However, not all employees who meet these criteria are covered. “If your employee is eligible to receive workers’ compensation or unemployment, any federal or other state program that provides wage replacement, they are not eligible for Connecticut PFML benefits,” Murphy said. 

At the same time, an employee may receive PFML benefits concurrently with employer benefits, as long as the total compensation does not exceed 100 percent of the employee’s regular rate of pay. 

Finally, eligible employees are those who work in Connecticut. “It’s not where you reside,” Murphy said. “Particularly on the East Coast, we know many people live in one state and work in another … so this is for Connecticut workers.” 

The Act does not include a waiting or elimination period. Employees who qualify are eligible for their first day of leave. In terms of leave allotment, the PFML includes 12 weeks in a 12 month period, with an additional two weeks allowed for incapacity during pregnancy. 

The benefit calculations are tied to a minimum wage. As of January, Connecticut’s minimum wage will be $13 an hour and will increase in July 2022 to $14 per hour. 

Employee contributions for the program are half of 1 percent of the employee’s wages capped at the Social Security wage base, which for 2022 is $147,000. “Connecticut has a really interesting twist that we have not seen in other states regarding the employee contribution. Their law stipulates that the employee contribution can be lower than 0.5 percent but not higher,” Murphy said. “Other state programs recalculate what the employee contribution is every year, depending on their prior experience. Connecticut’s law actually says that if there are concerns around the solvency of the program, rather than ask for more or higher employee contributions, they will lessen or reduce the benefits payable.”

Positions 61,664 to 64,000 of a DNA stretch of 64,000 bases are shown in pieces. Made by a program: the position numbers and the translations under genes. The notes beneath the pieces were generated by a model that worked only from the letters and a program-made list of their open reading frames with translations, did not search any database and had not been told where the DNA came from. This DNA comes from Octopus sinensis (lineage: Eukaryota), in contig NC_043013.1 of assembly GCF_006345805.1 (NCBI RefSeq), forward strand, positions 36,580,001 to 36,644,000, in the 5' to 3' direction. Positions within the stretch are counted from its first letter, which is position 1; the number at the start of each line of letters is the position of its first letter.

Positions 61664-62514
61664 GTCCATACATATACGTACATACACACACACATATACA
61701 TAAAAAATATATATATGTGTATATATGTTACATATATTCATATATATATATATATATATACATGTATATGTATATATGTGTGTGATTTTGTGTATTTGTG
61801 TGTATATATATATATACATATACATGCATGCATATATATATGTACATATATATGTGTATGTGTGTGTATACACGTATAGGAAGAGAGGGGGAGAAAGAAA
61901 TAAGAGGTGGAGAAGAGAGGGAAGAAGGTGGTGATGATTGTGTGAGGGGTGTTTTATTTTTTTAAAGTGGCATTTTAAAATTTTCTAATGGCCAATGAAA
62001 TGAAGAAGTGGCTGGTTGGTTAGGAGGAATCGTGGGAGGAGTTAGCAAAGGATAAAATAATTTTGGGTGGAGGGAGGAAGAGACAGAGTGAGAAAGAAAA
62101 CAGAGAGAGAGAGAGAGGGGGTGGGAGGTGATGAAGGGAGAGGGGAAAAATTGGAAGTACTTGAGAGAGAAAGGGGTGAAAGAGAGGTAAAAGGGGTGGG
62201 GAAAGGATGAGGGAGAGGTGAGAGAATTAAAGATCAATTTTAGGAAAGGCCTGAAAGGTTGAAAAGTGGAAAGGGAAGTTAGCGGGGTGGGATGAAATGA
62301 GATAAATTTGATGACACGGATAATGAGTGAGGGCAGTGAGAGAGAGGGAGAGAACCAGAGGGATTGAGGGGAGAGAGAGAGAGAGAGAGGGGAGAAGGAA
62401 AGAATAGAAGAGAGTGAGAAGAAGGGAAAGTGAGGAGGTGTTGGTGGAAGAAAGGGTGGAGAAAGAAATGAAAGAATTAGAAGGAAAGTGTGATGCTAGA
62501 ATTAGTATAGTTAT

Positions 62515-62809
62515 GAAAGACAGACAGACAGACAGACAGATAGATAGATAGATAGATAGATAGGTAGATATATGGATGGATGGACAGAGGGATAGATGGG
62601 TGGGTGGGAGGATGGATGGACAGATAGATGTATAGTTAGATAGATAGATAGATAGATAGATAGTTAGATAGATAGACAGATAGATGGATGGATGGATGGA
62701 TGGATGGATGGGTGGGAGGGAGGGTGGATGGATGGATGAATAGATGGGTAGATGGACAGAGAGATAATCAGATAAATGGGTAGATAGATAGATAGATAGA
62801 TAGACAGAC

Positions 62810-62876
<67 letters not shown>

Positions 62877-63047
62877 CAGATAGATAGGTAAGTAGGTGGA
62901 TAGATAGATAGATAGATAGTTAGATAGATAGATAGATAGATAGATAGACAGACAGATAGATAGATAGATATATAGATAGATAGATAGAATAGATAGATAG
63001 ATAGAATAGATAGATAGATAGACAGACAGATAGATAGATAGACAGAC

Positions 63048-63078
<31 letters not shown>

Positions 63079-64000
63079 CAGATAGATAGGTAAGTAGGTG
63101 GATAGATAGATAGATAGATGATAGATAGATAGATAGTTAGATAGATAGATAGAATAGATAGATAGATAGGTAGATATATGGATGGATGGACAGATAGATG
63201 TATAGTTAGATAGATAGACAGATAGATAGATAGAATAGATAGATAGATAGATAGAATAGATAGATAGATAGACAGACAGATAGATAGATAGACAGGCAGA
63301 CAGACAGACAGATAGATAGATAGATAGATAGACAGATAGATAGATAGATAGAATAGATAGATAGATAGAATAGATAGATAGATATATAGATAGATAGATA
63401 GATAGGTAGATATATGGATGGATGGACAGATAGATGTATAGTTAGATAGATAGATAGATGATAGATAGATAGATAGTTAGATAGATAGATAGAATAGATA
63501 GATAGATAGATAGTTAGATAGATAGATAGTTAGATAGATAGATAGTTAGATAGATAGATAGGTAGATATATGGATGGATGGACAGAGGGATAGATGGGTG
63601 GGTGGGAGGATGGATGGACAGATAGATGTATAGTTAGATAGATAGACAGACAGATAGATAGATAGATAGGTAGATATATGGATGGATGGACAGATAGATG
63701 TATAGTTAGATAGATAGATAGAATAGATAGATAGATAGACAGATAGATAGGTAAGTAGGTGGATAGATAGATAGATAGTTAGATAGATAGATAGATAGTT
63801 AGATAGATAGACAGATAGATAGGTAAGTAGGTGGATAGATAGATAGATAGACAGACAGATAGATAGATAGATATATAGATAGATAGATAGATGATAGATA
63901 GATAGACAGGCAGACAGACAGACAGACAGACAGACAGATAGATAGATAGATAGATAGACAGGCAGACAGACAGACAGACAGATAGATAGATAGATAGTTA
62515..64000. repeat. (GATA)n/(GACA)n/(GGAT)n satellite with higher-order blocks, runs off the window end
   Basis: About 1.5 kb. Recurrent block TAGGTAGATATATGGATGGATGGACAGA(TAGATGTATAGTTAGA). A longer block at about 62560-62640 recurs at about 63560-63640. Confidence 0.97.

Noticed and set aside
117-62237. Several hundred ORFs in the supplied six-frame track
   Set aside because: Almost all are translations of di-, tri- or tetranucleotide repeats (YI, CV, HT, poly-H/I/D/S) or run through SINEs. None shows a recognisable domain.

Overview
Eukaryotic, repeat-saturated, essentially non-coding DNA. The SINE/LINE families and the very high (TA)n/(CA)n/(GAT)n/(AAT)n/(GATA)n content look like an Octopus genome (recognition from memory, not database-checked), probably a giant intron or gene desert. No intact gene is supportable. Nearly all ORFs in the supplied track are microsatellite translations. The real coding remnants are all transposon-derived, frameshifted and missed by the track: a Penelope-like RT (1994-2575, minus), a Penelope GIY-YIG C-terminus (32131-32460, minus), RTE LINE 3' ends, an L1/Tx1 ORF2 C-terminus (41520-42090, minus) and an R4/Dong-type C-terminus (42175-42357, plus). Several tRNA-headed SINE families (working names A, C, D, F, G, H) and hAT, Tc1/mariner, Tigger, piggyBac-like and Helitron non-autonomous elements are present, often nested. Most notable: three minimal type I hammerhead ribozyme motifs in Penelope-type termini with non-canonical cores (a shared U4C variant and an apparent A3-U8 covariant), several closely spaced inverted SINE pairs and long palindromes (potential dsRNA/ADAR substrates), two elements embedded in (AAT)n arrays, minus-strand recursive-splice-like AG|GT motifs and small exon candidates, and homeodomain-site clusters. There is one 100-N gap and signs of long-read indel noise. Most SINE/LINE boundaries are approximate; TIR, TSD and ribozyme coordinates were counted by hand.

Additional States 

While Connecticut’s PFML takes effect in January, several other states are preparing to enact similar laws in the future. 

  • New Hampshire. Called the Granite State Paid Family Leave Program, it takes effect in January 2023. “It’s very, very different and unusual from anything we’ve seen before,” Murphy said. “This is a voluntary program for everyone except for state government employees … this has benefits effective in January 2023 and the state, of course, gets to set the rules, but there is no state plan per se.”